Clarke’s story – nominally a comic work – is a piercing examination of the way Canadian capitalism disfavours those who are not white.
The American author’s fiction is too frequently placed in a generic box; her output was much more wide ranging, including pieces like this atypical story.
The Ballad of Black Tom asks who the real monsters are.
This story of a man and his malevolent doppelgänger recalls Poe and includes a critique of apparent social respectability.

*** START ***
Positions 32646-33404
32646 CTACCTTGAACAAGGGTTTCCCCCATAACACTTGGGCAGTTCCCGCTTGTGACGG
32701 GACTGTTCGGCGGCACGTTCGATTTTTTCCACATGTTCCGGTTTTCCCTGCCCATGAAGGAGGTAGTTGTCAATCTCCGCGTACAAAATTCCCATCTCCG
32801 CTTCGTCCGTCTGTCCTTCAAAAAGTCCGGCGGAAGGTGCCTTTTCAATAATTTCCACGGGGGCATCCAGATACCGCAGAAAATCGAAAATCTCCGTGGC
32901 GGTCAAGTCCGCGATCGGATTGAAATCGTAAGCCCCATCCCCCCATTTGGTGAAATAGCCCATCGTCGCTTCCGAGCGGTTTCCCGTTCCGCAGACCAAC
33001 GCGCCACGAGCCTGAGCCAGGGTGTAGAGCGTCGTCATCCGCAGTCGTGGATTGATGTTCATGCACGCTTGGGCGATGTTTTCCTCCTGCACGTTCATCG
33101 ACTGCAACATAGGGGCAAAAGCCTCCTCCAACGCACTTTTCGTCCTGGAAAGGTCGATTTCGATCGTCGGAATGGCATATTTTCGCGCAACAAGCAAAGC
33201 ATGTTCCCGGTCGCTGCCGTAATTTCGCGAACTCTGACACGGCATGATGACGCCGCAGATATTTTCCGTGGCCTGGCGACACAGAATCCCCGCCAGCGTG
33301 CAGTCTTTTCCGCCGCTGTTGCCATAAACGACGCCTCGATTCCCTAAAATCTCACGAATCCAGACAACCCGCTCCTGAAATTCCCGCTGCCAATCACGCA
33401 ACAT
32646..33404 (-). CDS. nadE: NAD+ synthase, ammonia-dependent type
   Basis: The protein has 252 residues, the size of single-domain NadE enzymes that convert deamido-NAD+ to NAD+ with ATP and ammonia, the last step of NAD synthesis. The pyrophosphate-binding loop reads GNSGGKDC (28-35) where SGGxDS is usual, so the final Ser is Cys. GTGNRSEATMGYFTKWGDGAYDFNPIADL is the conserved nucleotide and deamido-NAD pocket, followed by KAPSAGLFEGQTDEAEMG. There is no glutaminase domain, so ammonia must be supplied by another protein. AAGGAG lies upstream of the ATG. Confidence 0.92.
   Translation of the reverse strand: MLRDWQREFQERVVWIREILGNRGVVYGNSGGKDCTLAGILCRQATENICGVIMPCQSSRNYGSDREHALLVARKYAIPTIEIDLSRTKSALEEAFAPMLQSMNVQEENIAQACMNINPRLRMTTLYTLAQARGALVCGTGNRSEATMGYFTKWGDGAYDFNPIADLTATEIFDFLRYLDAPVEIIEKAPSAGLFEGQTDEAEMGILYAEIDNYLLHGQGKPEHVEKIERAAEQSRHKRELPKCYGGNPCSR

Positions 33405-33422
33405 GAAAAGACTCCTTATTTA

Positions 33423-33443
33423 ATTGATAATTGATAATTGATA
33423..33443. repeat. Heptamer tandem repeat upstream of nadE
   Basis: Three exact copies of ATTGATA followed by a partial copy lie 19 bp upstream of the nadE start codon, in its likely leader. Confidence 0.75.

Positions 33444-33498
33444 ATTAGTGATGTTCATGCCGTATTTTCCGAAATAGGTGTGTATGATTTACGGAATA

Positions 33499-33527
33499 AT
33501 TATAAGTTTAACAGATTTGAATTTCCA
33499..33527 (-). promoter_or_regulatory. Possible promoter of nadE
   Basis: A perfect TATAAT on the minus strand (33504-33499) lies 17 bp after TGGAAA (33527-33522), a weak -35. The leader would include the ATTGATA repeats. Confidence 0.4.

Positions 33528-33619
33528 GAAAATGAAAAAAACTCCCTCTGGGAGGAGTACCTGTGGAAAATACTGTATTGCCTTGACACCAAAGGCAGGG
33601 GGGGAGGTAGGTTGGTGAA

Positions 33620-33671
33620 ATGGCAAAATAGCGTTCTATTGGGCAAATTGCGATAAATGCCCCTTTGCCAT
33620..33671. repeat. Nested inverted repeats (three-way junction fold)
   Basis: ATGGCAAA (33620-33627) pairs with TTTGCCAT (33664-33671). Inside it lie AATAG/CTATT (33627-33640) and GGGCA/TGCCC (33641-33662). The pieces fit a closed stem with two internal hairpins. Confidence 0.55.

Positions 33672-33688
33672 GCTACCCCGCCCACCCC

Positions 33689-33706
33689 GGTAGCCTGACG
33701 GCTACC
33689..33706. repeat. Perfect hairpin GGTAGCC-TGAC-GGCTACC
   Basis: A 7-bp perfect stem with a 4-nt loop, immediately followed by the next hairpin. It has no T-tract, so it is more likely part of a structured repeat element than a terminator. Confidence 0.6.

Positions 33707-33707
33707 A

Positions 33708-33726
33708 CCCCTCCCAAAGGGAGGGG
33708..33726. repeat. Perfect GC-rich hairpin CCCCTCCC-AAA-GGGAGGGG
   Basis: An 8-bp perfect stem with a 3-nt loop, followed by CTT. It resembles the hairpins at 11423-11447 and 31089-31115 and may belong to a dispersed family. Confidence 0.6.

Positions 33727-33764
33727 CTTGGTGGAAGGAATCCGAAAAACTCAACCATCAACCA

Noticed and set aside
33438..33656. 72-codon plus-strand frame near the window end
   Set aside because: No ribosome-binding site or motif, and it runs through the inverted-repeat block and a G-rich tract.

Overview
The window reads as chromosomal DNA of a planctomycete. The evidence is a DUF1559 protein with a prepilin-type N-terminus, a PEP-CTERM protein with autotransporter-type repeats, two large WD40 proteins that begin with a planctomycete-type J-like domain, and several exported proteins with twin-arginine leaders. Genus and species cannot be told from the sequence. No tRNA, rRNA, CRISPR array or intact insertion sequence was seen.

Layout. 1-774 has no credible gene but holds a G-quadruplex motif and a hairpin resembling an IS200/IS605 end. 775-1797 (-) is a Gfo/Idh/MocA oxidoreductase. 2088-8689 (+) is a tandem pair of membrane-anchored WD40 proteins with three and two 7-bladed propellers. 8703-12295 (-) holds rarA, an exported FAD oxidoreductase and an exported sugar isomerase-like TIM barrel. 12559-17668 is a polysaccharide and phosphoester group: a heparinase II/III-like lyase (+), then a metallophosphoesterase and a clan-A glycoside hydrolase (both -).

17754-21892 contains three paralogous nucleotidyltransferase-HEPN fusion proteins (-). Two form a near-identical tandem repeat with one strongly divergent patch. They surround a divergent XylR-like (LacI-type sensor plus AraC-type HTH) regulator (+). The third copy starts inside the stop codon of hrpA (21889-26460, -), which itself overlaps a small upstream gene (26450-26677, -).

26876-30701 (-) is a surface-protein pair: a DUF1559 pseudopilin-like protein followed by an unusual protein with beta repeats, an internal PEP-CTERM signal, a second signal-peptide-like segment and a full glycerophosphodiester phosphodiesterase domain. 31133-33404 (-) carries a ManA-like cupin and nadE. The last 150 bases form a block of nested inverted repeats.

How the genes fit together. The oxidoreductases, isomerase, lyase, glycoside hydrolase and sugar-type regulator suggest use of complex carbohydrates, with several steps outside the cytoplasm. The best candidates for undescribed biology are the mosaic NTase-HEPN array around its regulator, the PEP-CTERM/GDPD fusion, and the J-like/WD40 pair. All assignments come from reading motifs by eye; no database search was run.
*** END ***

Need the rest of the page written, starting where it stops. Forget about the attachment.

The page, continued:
The story, which originally appeared in 1957, includes a framing structure that distances the reader from the main action.
Of all the genre master’s classic novels and stories, none comes close to the sheer paranoid terror of this ruthless chiller.
Hill’s Gothic tale is an exuberant mashup of Warren Zevon, Little Red Riding Hood, and “An American Werewolf in London.”
The house in the story – a living thing that demands to be fed – is a metaphor for difference and the other.
Jackson’s story of the commute from hell is one of her most nerve-shattering, Kafkaesque tales.
The Prussian author’s 1816 tale is an early 19th century progenitor of the modern horror story.